Latest read: Too Big to Know: Rethinking Knowledge Now That the Facts Aren’t the Facts, Experts Are Everywhere, and the Smartest Person in the Room Is the Room

Too Big to Know: Rethinking Knowledge Now That the Facts Aren’t the Facts, Experts Are Everywhere, and the Smartest Person in the Room Is the Room by David Weinberger is an amazing look at how vast amounts of knowledge in our digital world has changed our ability to not only comprehend data, but how data and the internet rewire how our brain’s process information.
Too Big to KnowIn a way this book is about networks of knowledge stored in databases and in people. So what happens to all the knowledge and expertise we now confront? Outside of it being somewhat accessible on the net, the large amounts of data are forcing us to reimagine data infrastructure.

This is pushing development of large “big data” solutions that will have the ability to process and dashboard results that are more easily “digestable” for larger and larger groups of people across the spectrum.

Weinberger confirms that there is so much data, information & knowledge today for the first time in our collective history that no single person can process it all. And that is not always a good thing. He stated “We see all too clearly how impotent facts are in the face of firmly held beliefs. We have access to more facts than ever before, so we can see more convincingly than ever before that facts are not doing the job we hired them for.”

And at the same time accounting for human nature – access to more data will only reinforce the worse as illustrated by Cass Sunstein: “Studies have shown that when people speak only with those with whom they agree, they not only become more convinced of their own views, they tend to adopt more extreme versions of those views.” And now you know the rest of the story.

Too Big to Know reveals in chapter eight how we are managed today. In the past we learned about Jack Welch of GE. He was the final, top decision maker for his company. But today with wikis, blogs and mobile technology GE’s strategic plans are made from the bottom up: “The CEO of General Electric could be entirely off the grid, but still GE’s engineers, product managers, and marketing folks are out on the Net, exploring and trying out the ideas that affect their branch of the larger decision tree.” Its the Wikipedia approach to business today. And this is also something Weinberger acknowledges in Don Tapscott’s work Wikinomics.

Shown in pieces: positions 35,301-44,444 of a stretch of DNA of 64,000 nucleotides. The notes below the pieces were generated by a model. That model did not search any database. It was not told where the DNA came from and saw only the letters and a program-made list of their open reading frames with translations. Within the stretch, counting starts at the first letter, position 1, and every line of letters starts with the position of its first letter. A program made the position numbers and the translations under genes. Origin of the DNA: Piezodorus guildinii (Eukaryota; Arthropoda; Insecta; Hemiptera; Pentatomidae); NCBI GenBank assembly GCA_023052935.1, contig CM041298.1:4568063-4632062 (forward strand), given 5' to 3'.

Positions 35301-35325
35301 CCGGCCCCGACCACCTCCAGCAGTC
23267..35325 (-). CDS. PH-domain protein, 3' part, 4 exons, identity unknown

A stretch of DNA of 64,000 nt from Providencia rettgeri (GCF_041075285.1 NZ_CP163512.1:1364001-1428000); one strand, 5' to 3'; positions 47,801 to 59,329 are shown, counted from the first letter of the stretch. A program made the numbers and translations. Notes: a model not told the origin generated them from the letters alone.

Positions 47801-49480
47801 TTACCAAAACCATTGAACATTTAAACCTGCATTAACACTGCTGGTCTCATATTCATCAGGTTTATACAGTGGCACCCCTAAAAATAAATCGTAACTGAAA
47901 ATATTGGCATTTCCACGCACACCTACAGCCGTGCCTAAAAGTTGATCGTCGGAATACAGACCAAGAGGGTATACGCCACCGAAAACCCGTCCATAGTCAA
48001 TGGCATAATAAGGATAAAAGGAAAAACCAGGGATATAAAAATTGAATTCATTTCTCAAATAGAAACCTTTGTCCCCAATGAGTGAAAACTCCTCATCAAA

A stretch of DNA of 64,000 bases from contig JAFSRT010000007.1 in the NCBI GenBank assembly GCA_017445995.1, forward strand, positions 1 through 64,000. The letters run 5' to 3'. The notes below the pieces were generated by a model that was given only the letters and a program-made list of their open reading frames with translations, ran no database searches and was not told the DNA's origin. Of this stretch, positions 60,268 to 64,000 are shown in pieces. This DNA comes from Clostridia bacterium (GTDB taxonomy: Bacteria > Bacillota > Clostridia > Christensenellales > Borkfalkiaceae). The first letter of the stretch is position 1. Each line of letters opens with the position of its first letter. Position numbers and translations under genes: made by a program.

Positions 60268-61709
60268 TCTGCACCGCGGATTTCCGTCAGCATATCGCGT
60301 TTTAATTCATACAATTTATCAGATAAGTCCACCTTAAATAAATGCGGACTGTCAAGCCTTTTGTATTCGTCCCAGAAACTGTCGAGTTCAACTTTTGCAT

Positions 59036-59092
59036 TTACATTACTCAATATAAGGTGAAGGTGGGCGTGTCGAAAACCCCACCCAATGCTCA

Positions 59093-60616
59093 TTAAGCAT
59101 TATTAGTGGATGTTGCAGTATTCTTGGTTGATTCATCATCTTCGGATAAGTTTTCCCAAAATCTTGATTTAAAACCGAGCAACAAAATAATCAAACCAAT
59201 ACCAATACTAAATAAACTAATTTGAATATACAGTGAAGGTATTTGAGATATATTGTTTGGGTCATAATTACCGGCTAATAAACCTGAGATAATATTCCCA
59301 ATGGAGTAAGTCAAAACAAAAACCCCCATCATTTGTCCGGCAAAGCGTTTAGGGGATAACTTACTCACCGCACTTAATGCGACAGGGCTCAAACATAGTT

Finally I could not agree more with Weinberger’s example in chapter five regarding a marketplace of echoes. He describes the impact of David Halberstam‘s award winning The Best and the Brightest (my review here) Halberstam attempts to explain how the Kennedy White House, so full of superbly educated, dedicated men, could have failed so badly in Vietnam. The book’s world is populated by household names now known in few households: McGeorge Bundy, George Ball, Chester Bowles . . . the events it discusses are distant, recalled most often as an analogy to our worst current mistake. But Halberstam’s question remains deeply unsettling: How did the best and the brightest get us into the Hell of Vietnam? If these men, so well educated and so worldly, erred so badly, how can we trust the advice of lesser men?

No better lesson on diversity than our failure in Vietnam. This is a very good book.

Latest read: The Signal and the Noise: Why So Many Predictions Fail–but Some Don’t

The Signal and the Noise: Why So Many Predictions Fail – But Some Don’t by Nate Silver is another great book that completely absorbed my attention. This book offers in sights to many audiences. From weather forecasts, the Wall Street financial crisis in 2007, playing poker to even understanding and identifying signal relationships regarding the attacks on Pearl Harbor and New York on 9/11.
The Signal and the NoiseThe Signal and the Noise offers readers Silver’s insights on Bayesian thinking. Actually the book applies Bayesian in all the books lessons.

He nudges us to remember this when applying predictions in our own professions. Actually Nate’s study of predictions affects just about everything we do in life.

The strongest lesson for me is about understanding data-driven models can lead to tragic outcomes. He warns us about noisy data and Big Data that can set off false readings with horrific consequences. This alone makes this book a pretty important read.